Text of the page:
For this craft focus, poet and fiction writer Larry Thacker (Poetry '18) goes beyond the month-long writing challenges and tries writing a poem every day for a year. His commentary below on the lessons his personal challenge taught him can inspire all of us to add challenge to our everyday. We are writers, and we must write, after all.
Poem-A-Day: For A Year
The headspace where writers live is a strange and fascinating country. Once we realize that
Yes, I am a writer, and I must write!
we set about establishing a little homestead in that land in our minds and are there, whether physically at the keyboard or with pen in hand, much more than people ever know.
I’ve just returned from what feels like an uninterrupted year-long foray deep into that backcountry where poetry runs wild in the hills.
On this past 15th of September, I successfully completed a 365-day poem-a-day personal challenge. No one dared me to do it. I hadn’t lost a bet. I wasn’t threatened.
I’d participated in month-long challenges before such as during National Poetry Month in April. But last September, while engaged neck-deep in my MFA studies with West Virginia Wesleyan College, I realized I was managing good writing time. The framework for what resembled a poem a day, or two, was the result on many days. All of them great? No. But I was writing and holding my momentum as a writer, something we all cherish.
What if I tried this daily? A poem, every day, for a year? Was it possible? There might be a good reason people only tried it for a month at a time, after all.
Being prone to crazy ideas anyway, I committed, ran down a few early partners to trade work with every day for accountability and got started. I didn’t wait until October 1st. That would have been too long to think on the mountain to come and back out. September 15th was as good a time as any.
You can imagine my immediate anxieties.
Sure, a month, maybe two. After that, what the hell was I going to write about? What about when I’d suffer from writer’s block? What if it was all junk? Was this purely a self-indulgent project? Isn’t this putting quantity over quality? How would I know? I’m biased. What if I couldn’t find any partners to help along the way? What if I’m too lazy to keep it up? How awkward would it be if I said I’d do it and couldn’t keep going? And the question we all ask ourselves all the time: What if I fail?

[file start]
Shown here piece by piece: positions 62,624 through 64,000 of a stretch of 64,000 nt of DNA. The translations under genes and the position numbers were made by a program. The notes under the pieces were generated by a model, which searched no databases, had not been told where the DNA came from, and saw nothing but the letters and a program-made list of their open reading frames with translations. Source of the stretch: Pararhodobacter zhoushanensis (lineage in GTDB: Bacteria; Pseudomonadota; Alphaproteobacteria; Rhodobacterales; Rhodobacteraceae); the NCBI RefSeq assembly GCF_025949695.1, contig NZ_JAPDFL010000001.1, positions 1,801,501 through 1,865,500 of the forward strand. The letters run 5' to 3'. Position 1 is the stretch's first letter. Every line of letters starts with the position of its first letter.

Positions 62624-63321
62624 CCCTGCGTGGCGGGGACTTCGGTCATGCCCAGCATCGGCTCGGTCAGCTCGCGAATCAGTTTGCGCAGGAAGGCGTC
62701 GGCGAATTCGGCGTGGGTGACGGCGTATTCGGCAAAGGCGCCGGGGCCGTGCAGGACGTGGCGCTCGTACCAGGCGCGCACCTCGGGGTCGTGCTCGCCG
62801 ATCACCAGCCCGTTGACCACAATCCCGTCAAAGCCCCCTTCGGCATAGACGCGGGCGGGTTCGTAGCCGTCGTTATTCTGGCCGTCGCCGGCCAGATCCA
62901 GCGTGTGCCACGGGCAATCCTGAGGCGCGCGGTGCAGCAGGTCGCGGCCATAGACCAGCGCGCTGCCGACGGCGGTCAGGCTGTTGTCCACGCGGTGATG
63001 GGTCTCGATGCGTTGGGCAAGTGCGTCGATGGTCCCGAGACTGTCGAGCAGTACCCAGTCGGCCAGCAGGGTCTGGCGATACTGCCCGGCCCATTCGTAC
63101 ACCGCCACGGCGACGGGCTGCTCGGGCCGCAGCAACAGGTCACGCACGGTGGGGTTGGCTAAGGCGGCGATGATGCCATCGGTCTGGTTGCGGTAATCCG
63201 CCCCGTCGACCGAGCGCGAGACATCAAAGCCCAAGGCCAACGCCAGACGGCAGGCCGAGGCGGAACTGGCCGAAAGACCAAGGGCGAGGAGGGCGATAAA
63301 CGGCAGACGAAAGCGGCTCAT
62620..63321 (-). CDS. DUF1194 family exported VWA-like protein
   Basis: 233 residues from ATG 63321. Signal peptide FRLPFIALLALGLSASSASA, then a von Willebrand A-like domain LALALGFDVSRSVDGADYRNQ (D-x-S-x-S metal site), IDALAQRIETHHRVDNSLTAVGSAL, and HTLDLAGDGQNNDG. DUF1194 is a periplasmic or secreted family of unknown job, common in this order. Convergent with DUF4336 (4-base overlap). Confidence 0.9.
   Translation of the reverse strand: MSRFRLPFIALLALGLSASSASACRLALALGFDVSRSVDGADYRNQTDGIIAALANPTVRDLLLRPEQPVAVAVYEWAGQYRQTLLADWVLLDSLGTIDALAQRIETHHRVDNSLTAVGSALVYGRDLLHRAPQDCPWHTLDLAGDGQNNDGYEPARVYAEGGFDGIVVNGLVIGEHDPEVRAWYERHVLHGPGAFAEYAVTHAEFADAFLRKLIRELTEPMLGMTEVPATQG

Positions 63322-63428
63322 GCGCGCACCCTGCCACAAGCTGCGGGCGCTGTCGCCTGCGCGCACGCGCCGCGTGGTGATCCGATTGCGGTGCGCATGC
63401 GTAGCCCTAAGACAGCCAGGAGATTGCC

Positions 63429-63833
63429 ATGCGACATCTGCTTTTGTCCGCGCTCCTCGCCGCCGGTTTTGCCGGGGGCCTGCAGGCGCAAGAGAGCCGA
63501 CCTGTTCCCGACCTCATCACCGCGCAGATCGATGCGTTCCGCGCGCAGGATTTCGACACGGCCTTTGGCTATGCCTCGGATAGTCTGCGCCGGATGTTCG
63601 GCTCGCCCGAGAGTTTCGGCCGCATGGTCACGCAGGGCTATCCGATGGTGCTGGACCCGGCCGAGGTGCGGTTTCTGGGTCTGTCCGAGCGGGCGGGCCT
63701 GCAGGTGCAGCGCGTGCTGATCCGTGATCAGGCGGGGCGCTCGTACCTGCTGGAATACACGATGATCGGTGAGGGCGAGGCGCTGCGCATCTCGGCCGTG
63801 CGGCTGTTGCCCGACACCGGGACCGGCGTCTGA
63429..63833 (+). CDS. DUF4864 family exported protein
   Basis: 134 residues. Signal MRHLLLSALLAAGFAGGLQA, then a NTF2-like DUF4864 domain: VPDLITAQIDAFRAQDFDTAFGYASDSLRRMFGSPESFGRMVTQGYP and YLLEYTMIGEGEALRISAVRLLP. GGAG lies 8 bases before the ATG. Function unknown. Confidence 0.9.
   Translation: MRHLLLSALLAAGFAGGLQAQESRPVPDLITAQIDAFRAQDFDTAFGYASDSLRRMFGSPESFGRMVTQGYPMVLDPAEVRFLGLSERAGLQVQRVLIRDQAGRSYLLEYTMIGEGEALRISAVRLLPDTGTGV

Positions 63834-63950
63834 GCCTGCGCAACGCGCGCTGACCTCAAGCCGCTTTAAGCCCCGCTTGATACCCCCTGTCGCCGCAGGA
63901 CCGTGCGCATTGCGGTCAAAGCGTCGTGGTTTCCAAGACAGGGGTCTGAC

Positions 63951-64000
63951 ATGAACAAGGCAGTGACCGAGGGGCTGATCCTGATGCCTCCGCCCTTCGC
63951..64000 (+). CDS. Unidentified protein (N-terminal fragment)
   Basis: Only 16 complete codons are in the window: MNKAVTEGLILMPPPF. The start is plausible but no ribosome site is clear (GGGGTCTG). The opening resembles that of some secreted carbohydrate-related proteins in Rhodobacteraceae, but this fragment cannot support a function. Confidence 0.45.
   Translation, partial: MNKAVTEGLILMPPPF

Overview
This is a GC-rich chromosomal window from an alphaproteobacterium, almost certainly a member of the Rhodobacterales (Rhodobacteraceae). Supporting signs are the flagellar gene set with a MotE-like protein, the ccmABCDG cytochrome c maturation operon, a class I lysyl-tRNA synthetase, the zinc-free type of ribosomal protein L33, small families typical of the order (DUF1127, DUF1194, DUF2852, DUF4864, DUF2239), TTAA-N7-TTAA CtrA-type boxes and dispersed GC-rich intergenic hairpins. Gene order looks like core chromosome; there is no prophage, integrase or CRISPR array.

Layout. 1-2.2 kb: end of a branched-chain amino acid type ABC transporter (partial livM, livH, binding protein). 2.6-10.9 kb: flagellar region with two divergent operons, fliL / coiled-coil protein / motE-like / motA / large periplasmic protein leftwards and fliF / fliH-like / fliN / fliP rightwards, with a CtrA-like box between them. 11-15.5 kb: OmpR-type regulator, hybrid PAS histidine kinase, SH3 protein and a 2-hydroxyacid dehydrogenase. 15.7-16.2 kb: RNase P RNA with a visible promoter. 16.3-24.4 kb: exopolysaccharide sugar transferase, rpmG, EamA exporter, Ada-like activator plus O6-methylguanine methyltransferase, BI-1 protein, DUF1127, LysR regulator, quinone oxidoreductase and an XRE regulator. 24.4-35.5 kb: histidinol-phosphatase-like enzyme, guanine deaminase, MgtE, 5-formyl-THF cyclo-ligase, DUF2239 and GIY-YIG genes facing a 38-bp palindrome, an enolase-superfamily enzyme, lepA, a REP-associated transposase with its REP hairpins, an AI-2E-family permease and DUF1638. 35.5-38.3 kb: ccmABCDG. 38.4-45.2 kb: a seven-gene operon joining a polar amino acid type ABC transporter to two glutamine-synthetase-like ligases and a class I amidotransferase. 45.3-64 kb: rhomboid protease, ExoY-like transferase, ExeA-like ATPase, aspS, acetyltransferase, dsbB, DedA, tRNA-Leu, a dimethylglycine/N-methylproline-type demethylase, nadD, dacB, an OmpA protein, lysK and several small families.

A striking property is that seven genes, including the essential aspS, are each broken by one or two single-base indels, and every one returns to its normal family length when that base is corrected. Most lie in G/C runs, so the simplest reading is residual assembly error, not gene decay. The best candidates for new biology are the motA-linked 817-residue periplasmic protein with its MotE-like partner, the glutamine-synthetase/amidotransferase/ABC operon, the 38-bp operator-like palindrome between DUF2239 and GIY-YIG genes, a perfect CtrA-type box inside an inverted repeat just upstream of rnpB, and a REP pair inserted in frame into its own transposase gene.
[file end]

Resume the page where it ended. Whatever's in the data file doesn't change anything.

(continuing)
There were a lot of excuses for not doing it.
Nevertheless, a year is passed, the project complete. The poems accumulated day after day, sometimes more than one a day. Having attended two MFA residencies and numerous festivals and seminars, the overall count is well over four-hundred poems.
Though not the only things getting me through the ordeal, two factors helped most: partners and a routine.
I was never alone. One or more writers were alongside me the entire time. Knowing another poet was wandering around out there waiting for a strike helped with the frequent loneliness of the project. I knew I’d be hearing from someone before the day was out, that I’d be reading their work, influenced by them, encouraged and energized.
A routine was essential, of course. And it wasn’t simply, go write. Unless something drastically interferes with the day, I get up early (usually 6 a.m.). I’m at my desk by 7 a.m. On these poetry days, I’d have something written resembling a poem by 8 a.m. But I wouldn’t end the writing day there. I would at least revise, read, and submit something, usually by 9 a.m.
Of course, my schedule isn’t the same as others. I’m lucky for having those hours free. But as you know, life has a way of being an abstract obstacle to writing.
Without these partners and a routine, the rest of life – a double MFA (poetry and fiction), helping manage an antique and vintage store, running my own small vintage business, and the responsibilities of family and home – would have surely ruined my chances of doing this one important thing every day.
I’m still writing daily, though more fiction is creeping in, and since I’m dead center in my final MFA semester (thesis), I’d best be about the business of collection and revision, huh?
Yet it’s difficult to break routine. I’m still out in the backwoods of that headspace where literally everything is mined for potential poetry.
Many believe it takes twenty-one days to establish a habit. If that’s the case, how long will it take me to shake this practice of turning to new poetry every morning?
I’m not sure I want to.
Editor's Note: Larry D. Thacker’s poetry can be found or is forthcoming in over a hundred publications including The Still Journal, Poetry South, Tower Poetry Society, Mad River Review, Spillway, The Southern Poetry Anthology, Mojave River Review, Town Creek Poetry, and Appalachian Heritage. His stories can be found in past issues of The Still Journal, Fried Chicken and Coffee, Dime Show Review, Vandalia Journal, and Grotesque Quarterly. His books include Mountain Mysteries: The Mystic Traditions of Appalachia and the poetry books, Voice Hunting, Memory Train, and Drifting in Awe. Visit his website at: www.larrydthacker.com